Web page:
Reporting National Journal's rating of Obama, media ignored magazine's non-rating of McCain because of missed votes
Research ››› ››› KATHLEEN HENEHAN & MATTHEW BIEDLINGMAIER
Media Matters for America has identified numerous media outlets or figures who reported that the National Journal has rated Sen. Barack Obama "the most liberal senator in 2007," but did not report that the same National Journal feature stated that Sen. John McCain "did not vote frequently enough in 2007 to draw a composite score. He missed more than half of the votes in both the economic and foreign-policy categories."
Media Matters for America has identified numerous media outlets or figures who reported that the National Journal has rated Sen. Barack Obama (D-IL) "the most liberal senator in 2007," but did not report that the same January 31 National Journal feature stated that Sen. John McCain (R-AZ) "did not vote frequently enough in 2007 to draw a composite score. He missed more than half of the votes in both the economic and foreign-policy categories."
From the National Journal:
Sen. Barack Obama, D-Ill., was the most liberal senator in 2007, according to National Journal's 27th annual vote ratings. The insurgent presidential candidate shifted further to the left last year in the run-up to the primaries, after ranking as the 16th- and 10th-most-liberal during his first two years in the Senate.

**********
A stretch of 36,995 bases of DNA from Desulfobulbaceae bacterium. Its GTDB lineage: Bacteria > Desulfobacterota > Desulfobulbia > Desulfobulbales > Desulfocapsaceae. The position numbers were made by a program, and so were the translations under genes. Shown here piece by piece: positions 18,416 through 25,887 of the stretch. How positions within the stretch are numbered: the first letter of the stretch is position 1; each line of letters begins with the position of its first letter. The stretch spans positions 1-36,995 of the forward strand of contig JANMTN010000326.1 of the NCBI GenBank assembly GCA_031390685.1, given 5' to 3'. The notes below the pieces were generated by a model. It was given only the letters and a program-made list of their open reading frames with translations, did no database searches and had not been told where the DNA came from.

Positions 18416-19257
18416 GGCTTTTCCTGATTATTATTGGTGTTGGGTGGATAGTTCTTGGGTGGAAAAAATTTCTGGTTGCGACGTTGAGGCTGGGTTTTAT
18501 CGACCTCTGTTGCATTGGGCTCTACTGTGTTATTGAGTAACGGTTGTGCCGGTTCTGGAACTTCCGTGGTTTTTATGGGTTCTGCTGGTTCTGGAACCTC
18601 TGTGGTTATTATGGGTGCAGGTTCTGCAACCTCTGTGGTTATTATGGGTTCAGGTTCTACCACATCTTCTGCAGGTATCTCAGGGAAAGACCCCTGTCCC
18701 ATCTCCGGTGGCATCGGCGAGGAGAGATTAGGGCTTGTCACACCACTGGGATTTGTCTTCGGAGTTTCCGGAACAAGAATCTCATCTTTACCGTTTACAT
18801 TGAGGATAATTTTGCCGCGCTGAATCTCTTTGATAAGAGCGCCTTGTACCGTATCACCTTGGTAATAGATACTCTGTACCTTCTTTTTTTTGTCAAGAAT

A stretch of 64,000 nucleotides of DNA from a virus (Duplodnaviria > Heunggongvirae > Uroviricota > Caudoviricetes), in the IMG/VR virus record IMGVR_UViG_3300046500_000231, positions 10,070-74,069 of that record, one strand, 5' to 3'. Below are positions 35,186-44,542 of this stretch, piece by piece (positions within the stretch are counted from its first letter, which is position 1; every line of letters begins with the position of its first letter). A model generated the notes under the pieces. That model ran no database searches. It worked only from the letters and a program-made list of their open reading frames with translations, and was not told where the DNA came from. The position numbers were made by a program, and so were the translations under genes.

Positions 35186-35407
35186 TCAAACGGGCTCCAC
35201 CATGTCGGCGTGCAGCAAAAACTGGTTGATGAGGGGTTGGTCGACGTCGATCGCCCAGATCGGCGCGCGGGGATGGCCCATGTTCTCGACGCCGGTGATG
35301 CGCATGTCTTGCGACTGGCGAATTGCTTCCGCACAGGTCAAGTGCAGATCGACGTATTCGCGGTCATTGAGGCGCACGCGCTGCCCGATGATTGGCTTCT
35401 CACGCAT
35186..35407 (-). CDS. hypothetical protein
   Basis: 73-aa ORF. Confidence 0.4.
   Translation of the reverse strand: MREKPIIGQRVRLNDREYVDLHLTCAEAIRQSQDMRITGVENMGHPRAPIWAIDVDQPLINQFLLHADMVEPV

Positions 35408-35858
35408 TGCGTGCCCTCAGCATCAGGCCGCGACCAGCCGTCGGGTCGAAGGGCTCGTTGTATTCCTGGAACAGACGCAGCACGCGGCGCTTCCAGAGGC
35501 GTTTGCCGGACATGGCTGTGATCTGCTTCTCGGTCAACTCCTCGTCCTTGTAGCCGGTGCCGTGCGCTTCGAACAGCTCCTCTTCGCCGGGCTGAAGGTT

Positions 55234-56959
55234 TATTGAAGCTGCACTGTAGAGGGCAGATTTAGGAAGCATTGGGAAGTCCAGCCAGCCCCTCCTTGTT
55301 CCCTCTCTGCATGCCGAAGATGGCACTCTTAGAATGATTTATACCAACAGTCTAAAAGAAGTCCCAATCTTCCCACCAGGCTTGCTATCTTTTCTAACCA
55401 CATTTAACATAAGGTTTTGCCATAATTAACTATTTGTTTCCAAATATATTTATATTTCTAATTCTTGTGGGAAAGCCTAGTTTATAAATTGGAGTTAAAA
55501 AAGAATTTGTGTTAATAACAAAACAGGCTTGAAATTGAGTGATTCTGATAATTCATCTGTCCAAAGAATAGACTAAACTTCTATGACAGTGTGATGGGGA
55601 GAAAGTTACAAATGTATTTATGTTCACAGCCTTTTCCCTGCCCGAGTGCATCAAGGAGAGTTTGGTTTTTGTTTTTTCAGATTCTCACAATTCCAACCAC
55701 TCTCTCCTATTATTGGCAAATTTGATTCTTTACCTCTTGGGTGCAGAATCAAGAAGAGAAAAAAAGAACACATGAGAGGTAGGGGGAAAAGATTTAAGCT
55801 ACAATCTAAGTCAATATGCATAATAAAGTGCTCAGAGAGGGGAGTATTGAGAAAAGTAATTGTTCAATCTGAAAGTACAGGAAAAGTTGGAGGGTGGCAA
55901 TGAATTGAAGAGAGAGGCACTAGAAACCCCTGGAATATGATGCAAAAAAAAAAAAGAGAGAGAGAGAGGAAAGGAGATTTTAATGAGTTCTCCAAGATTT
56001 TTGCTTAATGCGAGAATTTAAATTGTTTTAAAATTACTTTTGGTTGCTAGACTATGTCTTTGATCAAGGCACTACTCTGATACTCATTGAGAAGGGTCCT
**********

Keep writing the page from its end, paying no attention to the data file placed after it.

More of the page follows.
Members who missed more than half of the votes in any of the three issue categories did not receive a composite score in NJ's ratings. (This rule was imposed after [Sen. John] Kerry [D-MA] was ranked the most liberal senator in our 2003 ratings despite having missed more than half of the votes in two categories.) Sen. John McCain, R-Ariz., the only other senator whose presidential candidacy survived the initial round of primaries and caucuses this year, did not vote frequently enough in 2007 to draw a composite score. He missed more than half of the votes in both the economic and foreign-policy categories. On social issues, which include immigration, McCain received a conservative score of 59. (McCain's composite scores from his prior years in the Senate, published in our March 2007 vote ratings issue, are available as a PDF.)
The following media reported on Obama's rating in the National Journal but failed to point out that McCain missed too many votes to garner a composite score: